Business

Building the Green Economy


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Building the Green Economy:
From Green Festivals to Global Citizen Centers

By Kevin Danaher and Karri Winn
Originally published in Conscious Choice Magazine, April 2007.


“We need to consciously redesign the entire material basis of our civilization.”
— World Changing: A User’s Guide for the 21st Century


Ever have this happen? You turn on the evening news and hear some tragic story about the environment being destroyed or people getting blown up in a war fought over petroleum, and you wish you could just snap your fingers and have a green economy where all products are produced in harmony with Mother Nature.

That green world may be the future but you can see it in microcosm April 21-22 when the Green Festival comes to Chicago’s McCormick Place.

Co-produced by nonprofit groups, Co-op America and Global Exchange, the Green Festival brings together 350 green economy exhibits, 100 dynamic speakers, workshops, organic vegetarian restaurants, diverse live music and green activities for the kids. Every sector of the green economy will be represented: renewable energy, organic food, green building materials, hemp clothing, water conservation technology, fair trade goods, natural body care products and much more.

The Green Festival is a party with a purpose to jumpstart the local economy. Ever since the first event in 2002, the public response has been growing enthusiastically across the country. Last November, the San Francisco Green Festival attracted 36,000 attendees and the Washington, DC, Green Festival last October drew 24,600 people. The Chicago Green Festival may be even bigger, given the fact that the city government has been extremely supportive and will have an entire pavilion at the event.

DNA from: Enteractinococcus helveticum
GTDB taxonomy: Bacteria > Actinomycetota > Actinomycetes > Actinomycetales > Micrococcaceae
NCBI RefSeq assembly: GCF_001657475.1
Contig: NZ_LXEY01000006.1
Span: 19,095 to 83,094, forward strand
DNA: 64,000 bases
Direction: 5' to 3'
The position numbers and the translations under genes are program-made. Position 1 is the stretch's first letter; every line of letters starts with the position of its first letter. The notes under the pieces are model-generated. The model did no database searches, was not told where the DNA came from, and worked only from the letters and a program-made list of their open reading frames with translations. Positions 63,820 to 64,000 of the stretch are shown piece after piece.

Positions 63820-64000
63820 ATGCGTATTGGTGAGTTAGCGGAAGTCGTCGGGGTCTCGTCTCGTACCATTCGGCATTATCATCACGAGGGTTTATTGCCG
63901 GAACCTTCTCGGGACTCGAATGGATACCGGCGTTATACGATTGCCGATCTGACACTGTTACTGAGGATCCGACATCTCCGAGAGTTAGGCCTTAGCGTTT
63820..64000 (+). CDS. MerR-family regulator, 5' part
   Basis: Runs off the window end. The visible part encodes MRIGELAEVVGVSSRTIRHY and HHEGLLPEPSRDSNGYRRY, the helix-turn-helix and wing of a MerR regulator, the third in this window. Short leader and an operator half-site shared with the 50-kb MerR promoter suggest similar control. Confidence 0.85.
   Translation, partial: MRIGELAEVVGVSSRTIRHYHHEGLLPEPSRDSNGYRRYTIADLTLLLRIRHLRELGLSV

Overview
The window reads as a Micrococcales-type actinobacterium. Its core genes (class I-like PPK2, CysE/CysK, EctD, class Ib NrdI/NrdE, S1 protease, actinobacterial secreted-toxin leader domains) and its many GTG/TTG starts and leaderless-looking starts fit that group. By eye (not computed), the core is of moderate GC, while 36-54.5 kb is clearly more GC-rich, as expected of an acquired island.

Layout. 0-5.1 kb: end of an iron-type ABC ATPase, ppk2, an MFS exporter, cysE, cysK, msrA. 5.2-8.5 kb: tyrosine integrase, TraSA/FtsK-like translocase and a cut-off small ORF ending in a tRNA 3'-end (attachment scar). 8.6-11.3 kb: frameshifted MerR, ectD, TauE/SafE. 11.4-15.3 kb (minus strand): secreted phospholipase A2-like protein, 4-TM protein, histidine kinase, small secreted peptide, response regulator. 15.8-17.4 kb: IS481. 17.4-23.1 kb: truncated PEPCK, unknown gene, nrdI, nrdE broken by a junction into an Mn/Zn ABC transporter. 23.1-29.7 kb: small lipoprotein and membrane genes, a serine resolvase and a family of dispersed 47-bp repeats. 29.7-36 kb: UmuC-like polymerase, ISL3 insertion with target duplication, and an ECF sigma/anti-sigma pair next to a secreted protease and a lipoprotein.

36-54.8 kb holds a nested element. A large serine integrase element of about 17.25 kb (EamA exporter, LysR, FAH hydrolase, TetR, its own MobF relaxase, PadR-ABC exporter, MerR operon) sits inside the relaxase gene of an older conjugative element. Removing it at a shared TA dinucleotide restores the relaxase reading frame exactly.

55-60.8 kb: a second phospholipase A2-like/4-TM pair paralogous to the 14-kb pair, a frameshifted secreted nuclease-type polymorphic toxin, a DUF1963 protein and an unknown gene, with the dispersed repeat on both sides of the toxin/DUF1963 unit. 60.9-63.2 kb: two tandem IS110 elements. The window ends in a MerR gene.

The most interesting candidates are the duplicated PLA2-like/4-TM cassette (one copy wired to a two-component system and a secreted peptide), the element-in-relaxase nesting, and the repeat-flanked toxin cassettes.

Sadhu Johnston, the city’s Commissioner for the Department of the Environment says the Green Festival “…will be a great opportunity to showcase the many different kinds of green products and services available to Chicago residents and further underscore some of the environmental initiatives we’ve already started here.”

As more and more people have realized that our profit-driven industrial activity is destroying Mother Nature’s ability to support human life, the green economy has entered the mainstream. Signs of that mainstreaming are all around us: organic food sales growing at 20 percent per year for more than 10 years, renewable energy getting price competitive with fossil fuels, school systems adopting organic salad bars and getting rid of junk food, hybrid cars outselling the more polluting variety, Al Gore’s film “An Inconvenient Truth” setting records at the box office and winning an Oscar, mega-corporations like Wal-Mart, GE and BP proclaiming their commitment to green policies, and major business publications (e.g., Business Week, The Economist, Forbes, Fortune ) featuring glowing stories about the Green Economy.